Advisory in Effect: 8:00 AM MDT, Friday, October 18, 2019 to 9:00 AM MDT, Saturday, October 19, 2019.

Public Health Recommendations: If smoke is thick or becomes thick in your neighborhood you may want to remain indoors. This is especially true for those with heart disease, respiratory illnesses, the very young, and the elderly. Consider limiting outdoor activity when moderate to heavy smoke is present. Consider relocating temporarily if smoke is present indoors and is making you ill. If visibility is less than 5 miles in smoke in your neighborhood, smoke has reached levels that are unhealthy.

Outlook: Periods of moderate to heavy smoke are expected from the Decker wildfire, located in the Sangre de Cristo Wilderness, approximately 2 miles south of Salida. Winds will be mainly out of the west on Friday, transporting smoke to locations east of the fire. Winds may become breezy to gusty by Friday afternoon, potentially increasing fire activity and smoke production. Increased relative humidity and possible precipitation may decrease fire activity, however the threat from residual smoke production remains in this area. Overnight Friday night the winds will turn somewhat lighter, but may remain breezy at times. Smoke impacts will continue to be felt for areas immediately east of the fire, possibly bringing periods of moderate to heavy smoke to Wellsville, Howard, Coaldale, and Cotopaxi through Saturday morning.


Air Quality Health Advisory for Wildfire Smoke

Issued for portions of southwestern Colorado
Issued at 8:00 AM MDT, Friday, October 18, 2019

Issued by the Colorado Department of Public Health and Environment

Affected Area: eastern Ouray and southern Gunnison Counties.

Advisory in Effect: 8:00 AM MDT, Friday, October 18, 2019 to 9:00 AM MDT, Saturday, October 19, 2019.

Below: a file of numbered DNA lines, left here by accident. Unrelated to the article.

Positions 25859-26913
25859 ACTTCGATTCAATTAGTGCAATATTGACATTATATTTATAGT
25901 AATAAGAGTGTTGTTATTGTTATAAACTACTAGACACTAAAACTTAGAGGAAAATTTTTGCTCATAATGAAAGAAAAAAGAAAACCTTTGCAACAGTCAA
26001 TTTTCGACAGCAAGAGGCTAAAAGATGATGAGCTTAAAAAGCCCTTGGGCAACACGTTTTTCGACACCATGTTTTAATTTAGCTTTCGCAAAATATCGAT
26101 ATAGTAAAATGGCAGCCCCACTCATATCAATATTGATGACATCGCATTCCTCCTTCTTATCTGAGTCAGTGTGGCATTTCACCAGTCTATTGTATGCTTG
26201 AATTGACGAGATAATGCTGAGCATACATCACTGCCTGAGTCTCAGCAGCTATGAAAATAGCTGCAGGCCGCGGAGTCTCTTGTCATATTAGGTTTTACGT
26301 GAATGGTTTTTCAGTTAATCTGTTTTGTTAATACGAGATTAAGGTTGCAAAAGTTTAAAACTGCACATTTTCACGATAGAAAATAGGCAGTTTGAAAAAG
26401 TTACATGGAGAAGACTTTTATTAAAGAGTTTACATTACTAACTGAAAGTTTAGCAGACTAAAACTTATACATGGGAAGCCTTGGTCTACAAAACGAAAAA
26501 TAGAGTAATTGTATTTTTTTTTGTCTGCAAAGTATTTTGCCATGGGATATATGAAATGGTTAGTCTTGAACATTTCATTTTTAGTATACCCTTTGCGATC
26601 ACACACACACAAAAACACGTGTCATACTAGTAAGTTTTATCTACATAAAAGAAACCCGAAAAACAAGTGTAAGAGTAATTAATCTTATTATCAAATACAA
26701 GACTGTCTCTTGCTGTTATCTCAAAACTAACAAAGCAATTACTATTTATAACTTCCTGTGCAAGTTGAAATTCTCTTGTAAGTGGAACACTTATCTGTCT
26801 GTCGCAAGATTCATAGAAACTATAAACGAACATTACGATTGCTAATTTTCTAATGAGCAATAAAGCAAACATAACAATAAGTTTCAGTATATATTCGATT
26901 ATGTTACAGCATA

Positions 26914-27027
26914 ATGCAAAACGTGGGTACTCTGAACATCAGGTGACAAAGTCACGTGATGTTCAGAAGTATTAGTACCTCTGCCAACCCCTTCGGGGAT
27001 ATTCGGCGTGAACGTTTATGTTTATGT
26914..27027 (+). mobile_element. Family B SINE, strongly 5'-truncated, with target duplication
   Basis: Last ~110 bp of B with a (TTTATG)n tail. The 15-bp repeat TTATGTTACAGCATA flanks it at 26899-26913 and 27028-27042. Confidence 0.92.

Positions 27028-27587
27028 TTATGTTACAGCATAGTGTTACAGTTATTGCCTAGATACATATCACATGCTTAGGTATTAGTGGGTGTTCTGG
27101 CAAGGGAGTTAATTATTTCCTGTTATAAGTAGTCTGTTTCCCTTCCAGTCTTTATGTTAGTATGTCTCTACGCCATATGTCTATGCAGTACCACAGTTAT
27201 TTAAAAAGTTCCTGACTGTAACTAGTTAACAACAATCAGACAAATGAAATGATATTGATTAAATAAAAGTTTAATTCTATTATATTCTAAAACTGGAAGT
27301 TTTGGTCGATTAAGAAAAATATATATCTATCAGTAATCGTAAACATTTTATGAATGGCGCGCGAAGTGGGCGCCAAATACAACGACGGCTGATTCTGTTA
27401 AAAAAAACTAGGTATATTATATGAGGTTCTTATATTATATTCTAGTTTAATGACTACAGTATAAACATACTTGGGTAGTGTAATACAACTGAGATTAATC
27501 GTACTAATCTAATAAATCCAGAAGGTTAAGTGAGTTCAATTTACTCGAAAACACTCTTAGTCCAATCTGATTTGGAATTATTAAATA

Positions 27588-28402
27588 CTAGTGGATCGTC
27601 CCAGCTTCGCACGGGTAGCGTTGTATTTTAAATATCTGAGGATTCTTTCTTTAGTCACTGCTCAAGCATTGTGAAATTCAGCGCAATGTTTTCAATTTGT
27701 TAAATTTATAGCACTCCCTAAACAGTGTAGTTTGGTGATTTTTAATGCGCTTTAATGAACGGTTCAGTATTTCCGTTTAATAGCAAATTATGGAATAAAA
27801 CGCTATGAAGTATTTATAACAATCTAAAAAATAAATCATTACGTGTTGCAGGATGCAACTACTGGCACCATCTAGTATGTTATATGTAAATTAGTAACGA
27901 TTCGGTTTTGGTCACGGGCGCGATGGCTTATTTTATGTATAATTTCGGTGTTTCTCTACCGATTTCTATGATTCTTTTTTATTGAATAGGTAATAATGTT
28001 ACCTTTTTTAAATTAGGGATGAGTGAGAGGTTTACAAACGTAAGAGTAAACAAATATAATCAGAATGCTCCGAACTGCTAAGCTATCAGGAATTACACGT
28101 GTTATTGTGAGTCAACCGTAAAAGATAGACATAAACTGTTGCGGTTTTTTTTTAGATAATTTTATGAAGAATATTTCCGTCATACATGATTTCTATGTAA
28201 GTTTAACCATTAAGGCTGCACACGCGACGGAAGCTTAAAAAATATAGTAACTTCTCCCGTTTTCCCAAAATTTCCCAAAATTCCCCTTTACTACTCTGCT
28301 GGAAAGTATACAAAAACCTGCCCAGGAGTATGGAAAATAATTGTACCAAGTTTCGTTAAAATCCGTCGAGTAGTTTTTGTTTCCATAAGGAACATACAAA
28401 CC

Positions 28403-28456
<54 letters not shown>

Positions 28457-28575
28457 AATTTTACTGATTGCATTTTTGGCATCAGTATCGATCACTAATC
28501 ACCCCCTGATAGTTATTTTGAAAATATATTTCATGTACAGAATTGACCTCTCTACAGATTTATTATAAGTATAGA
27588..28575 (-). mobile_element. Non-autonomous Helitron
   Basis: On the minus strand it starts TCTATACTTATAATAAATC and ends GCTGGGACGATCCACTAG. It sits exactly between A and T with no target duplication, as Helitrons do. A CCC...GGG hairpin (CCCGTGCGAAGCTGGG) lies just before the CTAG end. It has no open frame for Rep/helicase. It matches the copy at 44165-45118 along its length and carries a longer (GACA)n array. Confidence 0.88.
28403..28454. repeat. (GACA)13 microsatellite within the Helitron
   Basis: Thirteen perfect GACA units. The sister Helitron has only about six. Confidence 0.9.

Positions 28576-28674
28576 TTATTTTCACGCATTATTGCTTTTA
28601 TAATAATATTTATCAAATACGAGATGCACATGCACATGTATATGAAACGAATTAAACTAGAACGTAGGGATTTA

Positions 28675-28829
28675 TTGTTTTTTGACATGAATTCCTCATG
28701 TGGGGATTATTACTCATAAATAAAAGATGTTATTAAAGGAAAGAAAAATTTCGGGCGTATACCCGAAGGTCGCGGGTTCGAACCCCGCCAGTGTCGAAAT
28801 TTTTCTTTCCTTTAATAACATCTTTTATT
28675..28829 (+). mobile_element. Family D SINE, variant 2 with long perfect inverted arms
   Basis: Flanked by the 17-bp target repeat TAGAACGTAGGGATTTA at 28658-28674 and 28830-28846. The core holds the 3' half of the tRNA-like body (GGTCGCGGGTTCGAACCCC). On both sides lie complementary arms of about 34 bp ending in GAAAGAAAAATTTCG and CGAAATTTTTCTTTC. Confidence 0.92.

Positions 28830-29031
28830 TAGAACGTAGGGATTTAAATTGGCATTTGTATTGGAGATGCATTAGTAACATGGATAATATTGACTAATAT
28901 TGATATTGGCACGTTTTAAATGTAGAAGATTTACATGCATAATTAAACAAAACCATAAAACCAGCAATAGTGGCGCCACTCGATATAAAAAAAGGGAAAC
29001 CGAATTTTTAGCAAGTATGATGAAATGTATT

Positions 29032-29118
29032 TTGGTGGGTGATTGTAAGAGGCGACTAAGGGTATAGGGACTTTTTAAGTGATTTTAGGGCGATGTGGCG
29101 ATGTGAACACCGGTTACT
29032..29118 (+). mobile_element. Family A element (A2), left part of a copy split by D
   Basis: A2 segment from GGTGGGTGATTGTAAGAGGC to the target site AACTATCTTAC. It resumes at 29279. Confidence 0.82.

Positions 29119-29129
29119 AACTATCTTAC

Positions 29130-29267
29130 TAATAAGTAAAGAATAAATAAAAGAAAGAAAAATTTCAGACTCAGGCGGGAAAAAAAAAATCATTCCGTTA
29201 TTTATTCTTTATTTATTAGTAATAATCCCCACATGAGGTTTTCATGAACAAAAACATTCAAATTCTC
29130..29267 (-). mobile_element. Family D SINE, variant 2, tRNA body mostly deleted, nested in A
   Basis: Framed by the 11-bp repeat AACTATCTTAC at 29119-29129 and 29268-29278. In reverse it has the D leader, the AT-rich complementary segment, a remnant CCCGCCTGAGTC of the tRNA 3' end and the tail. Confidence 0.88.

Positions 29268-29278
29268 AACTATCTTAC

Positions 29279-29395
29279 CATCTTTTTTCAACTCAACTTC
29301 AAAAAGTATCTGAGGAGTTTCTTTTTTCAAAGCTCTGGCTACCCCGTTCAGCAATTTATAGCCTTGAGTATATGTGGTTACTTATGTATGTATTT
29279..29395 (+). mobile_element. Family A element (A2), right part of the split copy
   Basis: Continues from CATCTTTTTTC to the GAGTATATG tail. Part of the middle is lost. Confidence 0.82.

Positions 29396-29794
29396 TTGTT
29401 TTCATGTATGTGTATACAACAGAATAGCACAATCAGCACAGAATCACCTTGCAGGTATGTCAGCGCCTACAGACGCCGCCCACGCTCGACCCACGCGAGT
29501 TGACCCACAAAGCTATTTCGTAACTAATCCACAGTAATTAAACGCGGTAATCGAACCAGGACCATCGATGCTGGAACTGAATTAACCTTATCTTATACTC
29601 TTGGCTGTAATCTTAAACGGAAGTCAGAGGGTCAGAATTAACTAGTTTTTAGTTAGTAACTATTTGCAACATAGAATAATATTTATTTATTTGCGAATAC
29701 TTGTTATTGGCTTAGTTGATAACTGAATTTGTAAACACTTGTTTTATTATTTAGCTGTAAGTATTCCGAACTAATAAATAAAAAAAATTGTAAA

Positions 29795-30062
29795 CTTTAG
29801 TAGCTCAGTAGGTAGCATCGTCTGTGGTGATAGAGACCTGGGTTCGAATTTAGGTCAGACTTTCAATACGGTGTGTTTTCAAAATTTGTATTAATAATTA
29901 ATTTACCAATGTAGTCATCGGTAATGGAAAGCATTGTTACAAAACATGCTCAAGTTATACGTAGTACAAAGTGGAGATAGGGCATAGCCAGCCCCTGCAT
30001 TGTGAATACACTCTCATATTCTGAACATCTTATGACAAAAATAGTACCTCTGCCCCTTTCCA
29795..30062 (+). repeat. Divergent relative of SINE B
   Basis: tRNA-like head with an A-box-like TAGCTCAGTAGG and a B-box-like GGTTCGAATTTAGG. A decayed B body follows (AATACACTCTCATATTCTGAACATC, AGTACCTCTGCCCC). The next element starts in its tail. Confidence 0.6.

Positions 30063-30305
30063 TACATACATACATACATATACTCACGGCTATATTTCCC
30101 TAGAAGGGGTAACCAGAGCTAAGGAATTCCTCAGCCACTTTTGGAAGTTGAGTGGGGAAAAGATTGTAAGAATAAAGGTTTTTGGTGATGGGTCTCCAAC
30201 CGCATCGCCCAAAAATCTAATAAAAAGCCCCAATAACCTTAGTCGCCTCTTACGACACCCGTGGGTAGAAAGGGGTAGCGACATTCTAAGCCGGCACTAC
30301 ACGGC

Public Health Recommendations: If smoke is thick or becomes thick in your neighborhood you may want to remain indoors. This is especially true for those with heart disease, respiratory illnesses, the very young, and the elderly. Consider limiting outdoor activity when moderate to heavy smoke is present. Consider relocating temporarily if smoke is present indoors and is making you ill. If visibility is less than 5 miles in smoke in your neighborhood, smoke has reached levels that are unhealthy.

Outlook: Periods of moderate to heavy smoke are expected from the Cow Creek wildfire, located in eastern Ouray County approximately 9 miles southeast of Ridgeway. Winds will generally be out of the west or northwest during the day on Friday, transporting smoke to areas east or southeast of the fire. Daytime smoke impacts will generally be limited to the Uncompaghre National Forest in eastern Ouray and southern Gunnison counties. Overnight Friday night and into Saturday morning, winds out of the south or southwest will persist at the fire, though winds will be light to breezy overnight. This may continue to push smoke into the Uncompahgre National Forest. The likelihood of rain and snow showers increases on Friday, and could decrease smoke production, however breezy winds and residual smoke production will keep smoke impacts possible in the immediate vicinity of the fire.